The Fontego del Megio is a historic building and former grain depository along the Canal Grande in Venice. It is a rather simple brick structure, the only decoration of the facade being a Lion of San Mark. There used to be several granai in the city, so that there would always be affordable food for its population. The palace is also known as the Deposito del Megio.
Fontego del Megio Venice
Address: Calle del Megio Santa Croce 1779 – Venice. Sestiere: Santa Croce.
History and description
The Fontego del Miglio (Megio, in the local dialect) is right next to the famous Fontego dei Turchi. The building is characterized by its typically Venetian medieval merlons. Unlike in other cities, where they served a defensive function, the merlons in Venice were purely decorative. This might explain why they are triangular instead of square (Guelph merlons) or swallow-tail (Ghibelline) in shape.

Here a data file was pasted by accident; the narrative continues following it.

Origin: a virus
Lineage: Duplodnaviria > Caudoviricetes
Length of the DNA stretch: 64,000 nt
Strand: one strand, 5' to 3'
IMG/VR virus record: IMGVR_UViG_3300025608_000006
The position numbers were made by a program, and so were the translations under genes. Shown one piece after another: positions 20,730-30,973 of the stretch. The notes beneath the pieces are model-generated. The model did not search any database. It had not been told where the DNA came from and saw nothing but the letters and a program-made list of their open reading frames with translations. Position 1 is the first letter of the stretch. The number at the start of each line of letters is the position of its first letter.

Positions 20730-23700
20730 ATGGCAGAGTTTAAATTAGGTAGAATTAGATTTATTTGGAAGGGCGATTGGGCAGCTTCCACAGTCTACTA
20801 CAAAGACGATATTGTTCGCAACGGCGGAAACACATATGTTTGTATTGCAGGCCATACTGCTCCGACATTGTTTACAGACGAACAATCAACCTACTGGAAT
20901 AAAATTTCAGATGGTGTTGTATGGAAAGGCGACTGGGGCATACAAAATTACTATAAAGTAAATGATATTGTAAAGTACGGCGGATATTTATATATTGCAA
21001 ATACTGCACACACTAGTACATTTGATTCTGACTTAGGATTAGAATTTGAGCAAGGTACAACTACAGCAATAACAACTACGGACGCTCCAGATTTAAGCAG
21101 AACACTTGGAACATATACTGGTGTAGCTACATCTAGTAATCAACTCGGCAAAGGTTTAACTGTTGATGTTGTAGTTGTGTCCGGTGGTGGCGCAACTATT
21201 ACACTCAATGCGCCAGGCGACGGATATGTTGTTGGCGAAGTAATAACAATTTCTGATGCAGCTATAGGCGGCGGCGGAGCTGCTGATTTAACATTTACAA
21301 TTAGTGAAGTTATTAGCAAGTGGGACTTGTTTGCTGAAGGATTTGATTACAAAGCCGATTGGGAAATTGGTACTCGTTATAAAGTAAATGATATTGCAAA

The Fontego del Megio was constructed in the 15th century. It was used as a depository for millet (miglio), so that the population would have enough to eat in periods of scarcity. Millet was mostly eaten by those were not born in Venice itself, since Venetians preferred white bread.
The Lion of Saint Mark decorating the facade indicated that the building was property of the Venetian Republic.